• Don’t ship until it’s finished – that is, make the prediction about the quality and the scope, but don’t predict the time
  • Ship on a regular basis, including only what’s finished – that is predict the time and the quality, but not the scope
  • Ship partial features – predict the time and the quality, and accept partial scope
  • Ship tiny features – only ship features you can estimate reliably, which means (remember this from last week’s post) they are not interesting

And there are some mitigations for the fact that estimates don’t work. The most obvious is the one that Steve Johnson (@sjohnson717) mentioned in a comment on last week’s post:

  • Estimate by comparison – “this feature seems about as big as that feature, which took us four weeks to implement”

The smaller the feature, the better this works, of course, because uncertainty grows with the value of the feature. 

I have more thoughts on estimates and product planning predictability in my next post.


13
Nov 13

How To Make Meaningful Estimates For Software Products

A few thoughts on estimating. I had a conversation with someone yesterday who asked me how I worked with the engineers on estimates. My answer shocked him, I think. I wanted to expand here on what was a throwaway conversation:

  • My favorite story about estimates is about the Sydney Opera House, as told by Nicholas Nassim Taleb in The Black Swan. First, you should know that construction is incredibly well-understood and for some types of projects builders can repeatedly complete them within 5% of the estimated time.

    The Sydney Opera House, started in 1959, was scheduled to be completed in 1963 for $7M (Aus). Actual construction took nearly four times the original estimate – it actually finished in 1973 (10 years late!) – and it cost more than 12 times the original budget at $104M (Aus). And of course, the Opera House was only 1/3 of the original project. If builders can be that far off, simply because it’s never been done before, why should we think that we should be able to estimate software, which always by definition has never been done before?

  • There is a fundamental disconnect between estimates and interesting things. Interesting things are unpredictable. User stories are estimatable, therefore not interesting. 
  • Estimates are not a standard distribution. They are really screwed up distribution where the likely value is way the heck out there beyond the value you think it should be. (And very occasionally, extremely rarely, things go a lot faster than you expect.)
  • I prefer timeboxes, and for interesting things, we get done what we get done in the timebox. The art of product management is figuring out what to do in the timebox. Note: this works much better in software than in construction. Buildings have to obey the laws of physics, but software doesn’t. There is no such thing as a Minimum Viable Product in construction – you can’t build a fancy roof until you build the structure to support it. But you can do that in software. There’s a lot of software out there that is essentially fancy roofs floating in the air.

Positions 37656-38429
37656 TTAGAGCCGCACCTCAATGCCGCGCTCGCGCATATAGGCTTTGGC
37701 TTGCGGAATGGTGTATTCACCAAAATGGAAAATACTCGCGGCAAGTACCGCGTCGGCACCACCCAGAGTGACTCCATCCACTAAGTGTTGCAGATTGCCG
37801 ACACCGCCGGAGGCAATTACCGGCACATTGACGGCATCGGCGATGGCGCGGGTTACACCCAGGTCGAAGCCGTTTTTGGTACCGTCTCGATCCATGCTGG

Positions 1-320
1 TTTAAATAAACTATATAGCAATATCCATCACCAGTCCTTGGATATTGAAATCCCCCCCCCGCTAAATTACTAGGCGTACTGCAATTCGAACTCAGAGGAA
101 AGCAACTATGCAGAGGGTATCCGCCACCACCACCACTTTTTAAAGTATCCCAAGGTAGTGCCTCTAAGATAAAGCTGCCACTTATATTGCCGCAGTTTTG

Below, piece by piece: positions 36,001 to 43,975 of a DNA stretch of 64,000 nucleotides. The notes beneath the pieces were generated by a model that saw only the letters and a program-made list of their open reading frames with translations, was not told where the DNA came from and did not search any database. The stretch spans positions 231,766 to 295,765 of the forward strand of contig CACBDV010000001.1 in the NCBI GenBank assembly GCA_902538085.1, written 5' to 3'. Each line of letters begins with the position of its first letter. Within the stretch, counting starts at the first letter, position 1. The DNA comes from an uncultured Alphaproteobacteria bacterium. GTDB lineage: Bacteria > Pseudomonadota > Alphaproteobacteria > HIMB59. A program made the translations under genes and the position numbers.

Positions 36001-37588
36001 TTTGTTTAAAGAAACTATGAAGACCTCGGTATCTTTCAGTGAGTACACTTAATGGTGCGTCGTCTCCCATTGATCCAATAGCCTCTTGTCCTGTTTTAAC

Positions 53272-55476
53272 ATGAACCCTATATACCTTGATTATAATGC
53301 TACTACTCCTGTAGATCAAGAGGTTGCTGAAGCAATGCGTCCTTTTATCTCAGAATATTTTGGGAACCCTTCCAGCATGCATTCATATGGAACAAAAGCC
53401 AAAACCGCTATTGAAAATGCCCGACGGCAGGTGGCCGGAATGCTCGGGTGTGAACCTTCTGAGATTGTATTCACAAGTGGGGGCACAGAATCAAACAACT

• Think about failure, which is so important in innovation. Failure is of course immune to estimates, by definition.

    For example, let’s assume I can get a decent estimate for doing something interesting (which we know I can’t, but hang on). Then we do it. It only takes twice as long as we estimated! (That’s a great result.) Unfortunately, given reality, it’s wrong, and has to be done again. It was a failure, but it was a productive failure. We learned a lot. We didn’t get the feature to market when we expected to, but if we’d put that version into the market, it would have been bad in oh so many ways.

    So we start doing it again, and mostly we have to start from scratch, but we did learn some things in version 1. We also realize we can get a little bit of version 2 out to early adopters. It’s definitely not a full feature – they have to do manual work to get the value, but they are willing because it’s so useful to them. And we learn some stuff, and we end up building version 3, instead of version 2, because we got some great feedback that makes it even better. Versions 1 and 2 are sunk costs, and they are PAINFUL, but because we did them, we have version 3, and it’s beautiful. And it only took us four times as long to get the feature out as originally estimated, which is actually a pretty good result. 

The title of this post might have been a little misleading. I suspect I may have created a firestorm. I can’t wait to hear what you think!